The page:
”We now have – or can certainly see a way to – most of the technologies we need to deliver a decarbonised transport and energy system. But after the tumult of the last few years there are still conflicts and disagreements over what each person/authority/company needs to do and when. As the Conference will explain, now’s the time to deepen and strengthen collaboration including across sectors (like transport and energy) and accelerate the delivery of the UK’s transition to net zero transport.  That is the primary role of the Partnership (the clue’s in the name!), getting us all pointing in the same direction and each playing our part as ambitiously as we can.”

Q. What have been Zemo’s key achievements over the last 20 years?

A. ”Having been there from the start, I have many personal highlights but it was impossible to narrow them down! But the communal view on Zemo’s ‘Top 20’ and a selection of the Partnership’s ‘Greatest Hits’ will be on show at the Conference! Zemo (formerly as LowCVP) is well known for having convened the delivery of the colour-coded environment label for new cars (and, later, used cars too). The Partnership influenced the rules around biofuels, determining some of the regulations enshrined in the RTFO and helped to deliver the successful introduction of E10 petrol. Zemo’s work on buses has been very highly regarded and hugely influential; the UK is now widely viewed as leading Europe in the adoption of zero emission buses. There have been important achievements, too, in laying the groundwork and foundations for progress in tackling the harder-to-decarbonise freight and HGV sector. There are many more, but not enough space here to list all twenty!”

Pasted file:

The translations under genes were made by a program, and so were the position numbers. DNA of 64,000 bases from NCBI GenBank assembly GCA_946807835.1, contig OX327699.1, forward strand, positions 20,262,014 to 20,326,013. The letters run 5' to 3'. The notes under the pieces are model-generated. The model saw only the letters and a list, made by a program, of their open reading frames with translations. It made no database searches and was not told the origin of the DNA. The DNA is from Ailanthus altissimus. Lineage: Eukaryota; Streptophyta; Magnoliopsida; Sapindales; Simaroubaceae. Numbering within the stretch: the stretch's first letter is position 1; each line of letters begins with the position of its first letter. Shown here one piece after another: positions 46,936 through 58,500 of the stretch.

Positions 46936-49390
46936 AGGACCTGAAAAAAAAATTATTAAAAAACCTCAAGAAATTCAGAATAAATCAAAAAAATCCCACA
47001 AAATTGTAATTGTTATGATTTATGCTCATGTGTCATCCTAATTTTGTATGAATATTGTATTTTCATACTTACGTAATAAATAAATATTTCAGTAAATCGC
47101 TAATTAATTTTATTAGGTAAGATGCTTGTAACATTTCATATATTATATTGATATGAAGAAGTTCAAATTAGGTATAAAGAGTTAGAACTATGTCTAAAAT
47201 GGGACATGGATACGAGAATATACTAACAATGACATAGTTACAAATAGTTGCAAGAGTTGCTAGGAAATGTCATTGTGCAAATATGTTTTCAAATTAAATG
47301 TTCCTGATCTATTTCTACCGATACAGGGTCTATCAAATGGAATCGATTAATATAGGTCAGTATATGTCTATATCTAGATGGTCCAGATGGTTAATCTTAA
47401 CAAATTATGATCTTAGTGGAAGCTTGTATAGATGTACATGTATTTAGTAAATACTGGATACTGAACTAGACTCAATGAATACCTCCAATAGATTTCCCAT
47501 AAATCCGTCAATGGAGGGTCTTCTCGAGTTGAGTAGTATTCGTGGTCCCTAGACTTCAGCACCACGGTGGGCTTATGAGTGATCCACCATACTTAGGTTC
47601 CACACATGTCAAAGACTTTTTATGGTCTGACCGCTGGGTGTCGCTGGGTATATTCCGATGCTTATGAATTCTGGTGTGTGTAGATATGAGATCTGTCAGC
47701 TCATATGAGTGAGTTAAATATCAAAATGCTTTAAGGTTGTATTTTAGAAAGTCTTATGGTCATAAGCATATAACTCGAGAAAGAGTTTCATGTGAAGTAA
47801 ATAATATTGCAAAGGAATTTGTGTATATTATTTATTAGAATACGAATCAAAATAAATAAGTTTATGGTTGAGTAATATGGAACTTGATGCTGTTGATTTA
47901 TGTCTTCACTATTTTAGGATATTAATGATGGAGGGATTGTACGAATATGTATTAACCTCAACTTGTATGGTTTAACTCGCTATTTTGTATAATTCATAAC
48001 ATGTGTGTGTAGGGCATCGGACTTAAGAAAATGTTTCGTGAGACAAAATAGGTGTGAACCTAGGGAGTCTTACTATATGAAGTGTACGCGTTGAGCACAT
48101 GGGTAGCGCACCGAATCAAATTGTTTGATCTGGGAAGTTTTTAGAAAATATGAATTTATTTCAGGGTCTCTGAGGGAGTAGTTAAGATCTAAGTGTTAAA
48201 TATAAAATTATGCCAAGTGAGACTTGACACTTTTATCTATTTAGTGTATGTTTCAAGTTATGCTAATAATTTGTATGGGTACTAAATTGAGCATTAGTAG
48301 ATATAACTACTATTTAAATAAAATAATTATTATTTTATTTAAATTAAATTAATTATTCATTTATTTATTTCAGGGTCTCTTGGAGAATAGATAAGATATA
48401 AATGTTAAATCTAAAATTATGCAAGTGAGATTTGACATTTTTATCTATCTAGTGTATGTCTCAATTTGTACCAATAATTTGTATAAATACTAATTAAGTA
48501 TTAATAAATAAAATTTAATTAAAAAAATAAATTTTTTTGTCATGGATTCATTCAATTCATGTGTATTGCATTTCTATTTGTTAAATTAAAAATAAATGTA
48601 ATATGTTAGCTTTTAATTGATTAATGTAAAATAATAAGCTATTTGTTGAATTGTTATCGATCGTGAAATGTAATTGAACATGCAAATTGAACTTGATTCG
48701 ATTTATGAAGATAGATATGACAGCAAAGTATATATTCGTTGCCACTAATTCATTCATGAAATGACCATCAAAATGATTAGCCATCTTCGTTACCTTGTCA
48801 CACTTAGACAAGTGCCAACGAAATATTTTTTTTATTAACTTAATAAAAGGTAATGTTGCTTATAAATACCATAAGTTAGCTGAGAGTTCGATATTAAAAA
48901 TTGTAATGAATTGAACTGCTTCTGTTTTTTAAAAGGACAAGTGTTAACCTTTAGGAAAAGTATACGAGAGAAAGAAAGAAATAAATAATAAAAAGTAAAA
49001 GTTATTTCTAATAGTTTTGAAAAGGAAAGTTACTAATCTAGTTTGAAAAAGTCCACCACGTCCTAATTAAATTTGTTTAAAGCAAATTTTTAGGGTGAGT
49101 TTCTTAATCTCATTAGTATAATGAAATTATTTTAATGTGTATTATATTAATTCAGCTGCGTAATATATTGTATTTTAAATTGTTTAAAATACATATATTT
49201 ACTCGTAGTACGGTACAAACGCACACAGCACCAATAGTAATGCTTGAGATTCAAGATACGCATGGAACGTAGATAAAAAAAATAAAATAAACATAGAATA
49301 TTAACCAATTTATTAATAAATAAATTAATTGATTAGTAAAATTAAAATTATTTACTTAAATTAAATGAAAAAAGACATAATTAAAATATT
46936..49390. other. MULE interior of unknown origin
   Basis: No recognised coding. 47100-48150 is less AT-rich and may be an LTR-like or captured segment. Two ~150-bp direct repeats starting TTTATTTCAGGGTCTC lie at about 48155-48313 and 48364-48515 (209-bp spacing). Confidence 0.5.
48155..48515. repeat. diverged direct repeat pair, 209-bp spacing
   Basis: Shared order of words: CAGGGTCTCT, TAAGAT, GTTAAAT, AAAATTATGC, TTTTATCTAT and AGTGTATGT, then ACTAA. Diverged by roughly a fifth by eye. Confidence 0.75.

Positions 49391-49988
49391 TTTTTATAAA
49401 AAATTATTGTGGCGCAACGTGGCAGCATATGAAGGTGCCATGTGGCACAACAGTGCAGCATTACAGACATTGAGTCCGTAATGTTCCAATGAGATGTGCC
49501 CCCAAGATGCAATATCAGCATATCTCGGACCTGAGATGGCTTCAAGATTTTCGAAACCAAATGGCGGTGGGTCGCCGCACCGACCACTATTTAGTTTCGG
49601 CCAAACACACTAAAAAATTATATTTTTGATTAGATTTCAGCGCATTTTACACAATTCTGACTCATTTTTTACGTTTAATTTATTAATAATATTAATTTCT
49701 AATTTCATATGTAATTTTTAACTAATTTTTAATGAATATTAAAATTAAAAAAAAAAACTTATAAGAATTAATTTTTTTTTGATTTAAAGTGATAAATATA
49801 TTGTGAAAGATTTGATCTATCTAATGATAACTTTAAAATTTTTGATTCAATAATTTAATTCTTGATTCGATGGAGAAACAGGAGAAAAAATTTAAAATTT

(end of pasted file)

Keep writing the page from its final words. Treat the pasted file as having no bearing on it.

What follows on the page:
Q. How have the transport and energy sectors been transformed over the last two decades?

A. ”20 years ago the UK was the first country to set itself a target to shift its mainstream motoring to low carbon technology (The ‘Powering Future Vehicles Strategy’ 2002) and to begin a new industrial revolution to deliver it.  The Partnership was formed to coordinate that change across government, industry and users.  Arguably we are at that same point again with Net Zero (not low carbon) legislation; a transformation in the automotive industry and ZEV mandates reliant on consumer engagement.  So now, as Zemo, we must work together even more closely to make this happen.  

”The electrification of light duty vehicles is a revolution now well under way in the UK. Decarbonisation of energy (in all its forms) is progressing apace. Transport electrification and the complementary digital connectivity is transforming the outlook for the energy sector, presenting many challenges but opportunities too; as the grid shifts to intermittent, renewable sources of energy, battery electric vehicles can play a major role by drawing power when supply is abundant and contributing to the grid when it’s short.

”We’re at an exciting moment in terms of the relationship between transport and the energy supply sector, working with the digital and consumer communities and there are an abundance of opportunities for engaged businesses coming down the road. The Zemo-convened EV Energy Taskforce, which reported its findings to Government last year, highlighted many of the opportunities that exist for both sectors and for UK Plc overall.”

Q. What do you see on the horizon for Zemo over the next 20 years?

A. ”In terms of the UK’s transition along the ‘road to zero’, I’ve no doubt that the next twenty years will be as much of a rollercoaster as the last twenty have been! There will be many, many new opportunities and exciting developments, a lot of them now clearer, but several still unforeseen but equally exciting.

”With your support, Zemo will be in the vanguard, driving collaboration to help accelerate delivery of the transition…but you’ll have to come to the Anniversary Conference to find out all the details!”